Emerging learning environments in engineering education

Roger G. Hadgraft, Anette Kolmos

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Three major challenges, sustainability, the fourth industrial revolution, and employability, will require new types of engineering programs, to help students develop skills in cross-disciplinarity, complexity, and contextual understanding. Future engineering students should be able to understand the needs for technological, sustainable solutions in context. The engineering graduates should be able to act in complex and chaotic situations. The question is how engineering institutions are responding now and how they should respond in the future. This article analyses the general responses from engineering education over the last 20 years. These responses are student-centred learning, integration of theory and practice, digital and online learning, and the definition of professional competencies. Examples are given of institutions that are already applying several of these components in the curriculum. On the long-term horizon, more personalised curriculum models are emerging based on students developing and documenting their own learning and career trajectories, as part of their lifelong learning strategy.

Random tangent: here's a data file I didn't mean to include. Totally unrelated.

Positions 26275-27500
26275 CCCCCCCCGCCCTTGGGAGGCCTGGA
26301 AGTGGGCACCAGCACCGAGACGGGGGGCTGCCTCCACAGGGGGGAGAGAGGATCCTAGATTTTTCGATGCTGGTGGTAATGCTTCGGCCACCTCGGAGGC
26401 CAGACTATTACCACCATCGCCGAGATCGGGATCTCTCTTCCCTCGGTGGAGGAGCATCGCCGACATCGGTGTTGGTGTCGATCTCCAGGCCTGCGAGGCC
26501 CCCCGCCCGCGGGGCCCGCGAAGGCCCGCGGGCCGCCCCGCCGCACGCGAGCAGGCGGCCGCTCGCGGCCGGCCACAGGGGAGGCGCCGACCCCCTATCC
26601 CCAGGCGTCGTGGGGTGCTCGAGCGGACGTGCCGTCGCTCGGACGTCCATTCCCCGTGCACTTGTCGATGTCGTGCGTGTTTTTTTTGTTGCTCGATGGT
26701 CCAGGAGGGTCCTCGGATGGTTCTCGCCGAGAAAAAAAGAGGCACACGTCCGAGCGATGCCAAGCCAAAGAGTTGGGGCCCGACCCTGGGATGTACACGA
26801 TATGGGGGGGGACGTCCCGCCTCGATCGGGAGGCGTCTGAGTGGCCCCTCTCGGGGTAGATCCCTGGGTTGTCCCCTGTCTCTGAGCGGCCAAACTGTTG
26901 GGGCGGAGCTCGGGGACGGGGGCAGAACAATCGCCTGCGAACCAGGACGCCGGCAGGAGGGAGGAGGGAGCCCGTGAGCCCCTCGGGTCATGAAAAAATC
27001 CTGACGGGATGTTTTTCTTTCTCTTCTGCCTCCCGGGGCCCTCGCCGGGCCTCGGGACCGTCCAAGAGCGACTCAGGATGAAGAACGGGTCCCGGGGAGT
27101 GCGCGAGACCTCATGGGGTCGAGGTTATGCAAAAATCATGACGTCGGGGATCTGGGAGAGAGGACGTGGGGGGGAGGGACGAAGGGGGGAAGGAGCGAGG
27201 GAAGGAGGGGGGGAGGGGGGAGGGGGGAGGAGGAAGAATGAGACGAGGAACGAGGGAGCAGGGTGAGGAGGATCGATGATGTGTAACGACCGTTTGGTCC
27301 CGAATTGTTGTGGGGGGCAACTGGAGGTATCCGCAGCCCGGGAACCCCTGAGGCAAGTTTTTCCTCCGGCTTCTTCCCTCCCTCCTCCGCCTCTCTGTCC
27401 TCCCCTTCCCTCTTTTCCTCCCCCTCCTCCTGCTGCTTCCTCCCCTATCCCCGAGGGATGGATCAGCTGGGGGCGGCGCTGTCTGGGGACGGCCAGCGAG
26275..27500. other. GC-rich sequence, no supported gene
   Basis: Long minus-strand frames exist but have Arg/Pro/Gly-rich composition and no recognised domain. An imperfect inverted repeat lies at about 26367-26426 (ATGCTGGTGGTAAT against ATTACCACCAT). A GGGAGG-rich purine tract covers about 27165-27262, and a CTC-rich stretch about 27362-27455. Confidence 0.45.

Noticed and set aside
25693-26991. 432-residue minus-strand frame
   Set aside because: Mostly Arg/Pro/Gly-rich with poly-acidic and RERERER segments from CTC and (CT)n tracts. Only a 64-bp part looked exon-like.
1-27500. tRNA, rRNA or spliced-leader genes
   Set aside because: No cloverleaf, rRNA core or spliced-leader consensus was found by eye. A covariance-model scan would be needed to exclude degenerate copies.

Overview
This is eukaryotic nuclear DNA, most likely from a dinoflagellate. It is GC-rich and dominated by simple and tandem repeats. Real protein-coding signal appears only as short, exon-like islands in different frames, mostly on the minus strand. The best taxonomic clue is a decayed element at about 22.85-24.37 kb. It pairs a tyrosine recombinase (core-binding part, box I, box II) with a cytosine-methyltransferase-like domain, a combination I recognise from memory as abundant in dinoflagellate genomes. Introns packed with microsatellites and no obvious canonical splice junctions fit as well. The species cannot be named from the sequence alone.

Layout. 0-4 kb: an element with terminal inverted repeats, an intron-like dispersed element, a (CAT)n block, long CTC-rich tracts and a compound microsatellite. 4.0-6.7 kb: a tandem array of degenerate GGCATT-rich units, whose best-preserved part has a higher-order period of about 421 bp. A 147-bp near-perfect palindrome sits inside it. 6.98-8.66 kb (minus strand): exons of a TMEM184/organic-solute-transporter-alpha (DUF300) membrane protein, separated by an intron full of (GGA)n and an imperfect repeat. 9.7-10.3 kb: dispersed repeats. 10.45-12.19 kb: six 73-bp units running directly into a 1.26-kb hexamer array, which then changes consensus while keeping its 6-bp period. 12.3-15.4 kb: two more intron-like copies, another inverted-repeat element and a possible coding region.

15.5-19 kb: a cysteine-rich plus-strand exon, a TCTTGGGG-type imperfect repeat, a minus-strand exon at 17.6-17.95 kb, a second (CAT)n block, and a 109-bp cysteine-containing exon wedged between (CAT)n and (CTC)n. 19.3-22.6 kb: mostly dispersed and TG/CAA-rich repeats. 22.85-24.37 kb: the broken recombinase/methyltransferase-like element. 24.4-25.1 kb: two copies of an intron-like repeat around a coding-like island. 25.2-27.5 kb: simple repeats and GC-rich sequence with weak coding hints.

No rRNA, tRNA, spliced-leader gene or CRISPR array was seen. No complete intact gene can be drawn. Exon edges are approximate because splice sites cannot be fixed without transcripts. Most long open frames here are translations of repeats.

TidsskriftAustralasian Journal of Engineering Education
StatusE-pub ahead of print - 2020